# Faster algorithms for extensive-form game solving via improved smoothing functions

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## Abstract

Sparse iterative methods, in particular first-order methods, are known to be among the most effective in solving large-scale two-player zero-sum extensive-form games. The convergence rates of these methods depend heavily on the properties of the distance-generating function that they are based on. We investigate both the theoretical and practical performance improvement of first-order methods (FOMs) for solving extensive-form games through better design of the dilated entropy function—a class of distance-generating functions related to the domains associated with the extensive-form games. By introducing a new weighting scheme for the dilated entropy function, we develop the first distance-generating function for the strategy spaces of sequential games that has only a logarithmic dependence on the branching factor of the player. This result improves the overall convergence rate of several FOMs working with dilated entropy function by a factor of \(\Omega (b^dd)\), where *b* is the branching factor of the player, and *d* is the depth of the game tree. Thus far, counterfactual regret minimization methods have been faster in practice, and more popular, than FOMs despite their theoretically inferior convergence rates. Using our new weighting scheme and a practical parameter tuning procedure we show that, for the first time, the excessive gap technique, a classical FOM, can be made faster than the counterfactual regret minimization algorithm in practice for large games, and that the aggressive stepsize scheme of CFR+ is the only reason that the algorithm is faster in practice.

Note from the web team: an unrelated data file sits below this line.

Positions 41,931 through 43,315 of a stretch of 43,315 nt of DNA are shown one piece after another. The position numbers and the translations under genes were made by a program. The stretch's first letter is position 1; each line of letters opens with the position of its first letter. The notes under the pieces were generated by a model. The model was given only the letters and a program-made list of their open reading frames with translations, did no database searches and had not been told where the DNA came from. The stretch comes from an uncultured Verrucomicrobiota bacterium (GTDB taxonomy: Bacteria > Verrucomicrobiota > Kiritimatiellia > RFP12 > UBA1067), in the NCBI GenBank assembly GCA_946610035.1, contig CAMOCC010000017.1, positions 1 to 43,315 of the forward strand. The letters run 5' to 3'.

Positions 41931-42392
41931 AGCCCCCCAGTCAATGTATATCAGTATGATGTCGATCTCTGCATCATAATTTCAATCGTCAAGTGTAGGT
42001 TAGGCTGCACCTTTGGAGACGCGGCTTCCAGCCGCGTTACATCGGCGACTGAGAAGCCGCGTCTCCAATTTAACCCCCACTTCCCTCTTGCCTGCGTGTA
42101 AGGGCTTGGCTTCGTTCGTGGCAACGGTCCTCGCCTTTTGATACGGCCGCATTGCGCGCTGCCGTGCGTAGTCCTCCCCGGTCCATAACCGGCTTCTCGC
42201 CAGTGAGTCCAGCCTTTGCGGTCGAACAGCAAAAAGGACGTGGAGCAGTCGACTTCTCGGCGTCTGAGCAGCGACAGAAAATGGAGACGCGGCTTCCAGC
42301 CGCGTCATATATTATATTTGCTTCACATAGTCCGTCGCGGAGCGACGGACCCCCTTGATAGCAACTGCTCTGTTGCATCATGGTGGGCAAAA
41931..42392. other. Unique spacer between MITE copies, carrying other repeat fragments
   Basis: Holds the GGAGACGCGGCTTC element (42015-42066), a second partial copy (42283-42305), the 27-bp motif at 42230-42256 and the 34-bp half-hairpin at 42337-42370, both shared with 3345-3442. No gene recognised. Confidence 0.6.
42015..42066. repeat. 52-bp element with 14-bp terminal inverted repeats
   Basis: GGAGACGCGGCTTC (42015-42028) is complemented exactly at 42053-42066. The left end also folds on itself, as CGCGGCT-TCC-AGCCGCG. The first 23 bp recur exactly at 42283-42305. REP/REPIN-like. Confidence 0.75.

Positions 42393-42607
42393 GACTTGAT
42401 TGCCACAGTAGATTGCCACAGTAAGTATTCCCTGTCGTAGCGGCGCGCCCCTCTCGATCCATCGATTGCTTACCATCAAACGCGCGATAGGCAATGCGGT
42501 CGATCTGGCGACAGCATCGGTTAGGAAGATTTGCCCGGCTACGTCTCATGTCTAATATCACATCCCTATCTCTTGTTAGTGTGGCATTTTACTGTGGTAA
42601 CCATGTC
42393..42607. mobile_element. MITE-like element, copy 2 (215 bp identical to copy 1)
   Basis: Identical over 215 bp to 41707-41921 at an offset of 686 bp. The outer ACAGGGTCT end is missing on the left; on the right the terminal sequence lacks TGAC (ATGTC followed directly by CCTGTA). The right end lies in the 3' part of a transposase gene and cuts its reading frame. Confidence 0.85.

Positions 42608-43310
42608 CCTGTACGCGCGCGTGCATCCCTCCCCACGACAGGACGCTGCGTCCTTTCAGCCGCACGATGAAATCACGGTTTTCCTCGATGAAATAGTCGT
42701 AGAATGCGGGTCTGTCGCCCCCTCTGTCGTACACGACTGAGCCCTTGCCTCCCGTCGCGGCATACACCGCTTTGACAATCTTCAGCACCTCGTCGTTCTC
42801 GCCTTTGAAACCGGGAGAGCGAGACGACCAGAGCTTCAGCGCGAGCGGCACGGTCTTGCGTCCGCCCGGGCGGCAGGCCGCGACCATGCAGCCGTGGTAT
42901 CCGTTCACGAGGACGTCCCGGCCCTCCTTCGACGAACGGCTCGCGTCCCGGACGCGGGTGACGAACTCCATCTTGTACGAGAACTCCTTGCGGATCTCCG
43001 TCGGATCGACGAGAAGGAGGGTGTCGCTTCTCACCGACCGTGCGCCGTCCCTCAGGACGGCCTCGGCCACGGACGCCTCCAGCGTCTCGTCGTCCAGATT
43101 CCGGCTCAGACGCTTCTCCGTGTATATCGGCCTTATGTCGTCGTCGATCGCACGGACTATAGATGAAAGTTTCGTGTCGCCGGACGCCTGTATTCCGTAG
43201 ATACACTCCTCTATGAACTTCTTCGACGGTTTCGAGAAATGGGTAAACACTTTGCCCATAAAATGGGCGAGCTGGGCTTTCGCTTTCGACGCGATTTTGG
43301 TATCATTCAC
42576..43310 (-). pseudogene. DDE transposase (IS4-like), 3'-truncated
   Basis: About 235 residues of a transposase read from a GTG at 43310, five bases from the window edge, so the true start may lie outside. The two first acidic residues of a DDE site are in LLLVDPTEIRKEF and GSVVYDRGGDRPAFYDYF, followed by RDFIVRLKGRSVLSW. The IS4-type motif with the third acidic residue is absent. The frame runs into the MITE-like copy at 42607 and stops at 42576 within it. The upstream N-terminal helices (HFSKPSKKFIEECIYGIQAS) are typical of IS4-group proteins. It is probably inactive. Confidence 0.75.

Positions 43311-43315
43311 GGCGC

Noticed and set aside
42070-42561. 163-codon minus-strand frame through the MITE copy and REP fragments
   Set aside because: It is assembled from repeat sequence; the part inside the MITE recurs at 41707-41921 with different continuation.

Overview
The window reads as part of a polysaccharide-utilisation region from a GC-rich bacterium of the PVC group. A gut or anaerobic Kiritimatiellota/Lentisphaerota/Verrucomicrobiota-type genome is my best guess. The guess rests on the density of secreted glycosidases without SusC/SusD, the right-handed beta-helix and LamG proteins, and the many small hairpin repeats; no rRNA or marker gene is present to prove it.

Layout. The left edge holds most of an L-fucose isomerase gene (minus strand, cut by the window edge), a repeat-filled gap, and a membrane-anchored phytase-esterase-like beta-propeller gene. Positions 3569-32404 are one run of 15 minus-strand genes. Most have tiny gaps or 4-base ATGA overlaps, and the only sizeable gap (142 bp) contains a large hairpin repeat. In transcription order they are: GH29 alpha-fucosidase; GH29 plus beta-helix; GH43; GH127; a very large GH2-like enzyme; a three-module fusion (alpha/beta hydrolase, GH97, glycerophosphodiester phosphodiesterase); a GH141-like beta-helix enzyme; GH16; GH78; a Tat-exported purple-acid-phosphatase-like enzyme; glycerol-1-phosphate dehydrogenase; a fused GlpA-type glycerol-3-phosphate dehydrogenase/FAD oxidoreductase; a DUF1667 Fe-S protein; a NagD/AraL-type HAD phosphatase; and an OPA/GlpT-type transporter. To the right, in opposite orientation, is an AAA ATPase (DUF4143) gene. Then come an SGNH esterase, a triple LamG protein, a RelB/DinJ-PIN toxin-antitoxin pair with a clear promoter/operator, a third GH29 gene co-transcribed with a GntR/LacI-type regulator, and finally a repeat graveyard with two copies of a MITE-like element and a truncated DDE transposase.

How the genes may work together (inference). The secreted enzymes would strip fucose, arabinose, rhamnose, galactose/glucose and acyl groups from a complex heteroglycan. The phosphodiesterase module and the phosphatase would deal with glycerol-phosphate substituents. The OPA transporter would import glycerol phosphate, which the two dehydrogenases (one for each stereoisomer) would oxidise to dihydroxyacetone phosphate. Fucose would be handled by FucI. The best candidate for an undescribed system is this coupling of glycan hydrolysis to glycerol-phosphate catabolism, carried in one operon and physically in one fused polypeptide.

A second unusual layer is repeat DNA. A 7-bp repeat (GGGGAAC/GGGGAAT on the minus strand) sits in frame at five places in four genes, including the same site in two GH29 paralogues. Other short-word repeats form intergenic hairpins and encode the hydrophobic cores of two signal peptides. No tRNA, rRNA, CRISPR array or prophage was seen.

## Keywords

Extensive-form game Bilinear saddle-point problem First-order method Nash equilibrium Zero-sum game## Mathematics Subject Classification

91A05 91A18 90C06 90C25 90C47 65K05 52A41## Notes

### Acknowledgements

The first and last authors are supported by the National Science Foundation under Grants IIS-1617590, IIS-1320620, and IIS-1546752 and the ARO under Awards W911NF-16-1-0061 and W911NF-17-1-0082. The first author is supported by the Facebook Fellowship in Economics and Computation. The third author is supported by the National Science Foundation Grant CMMI 1454548.

## Supplementary material

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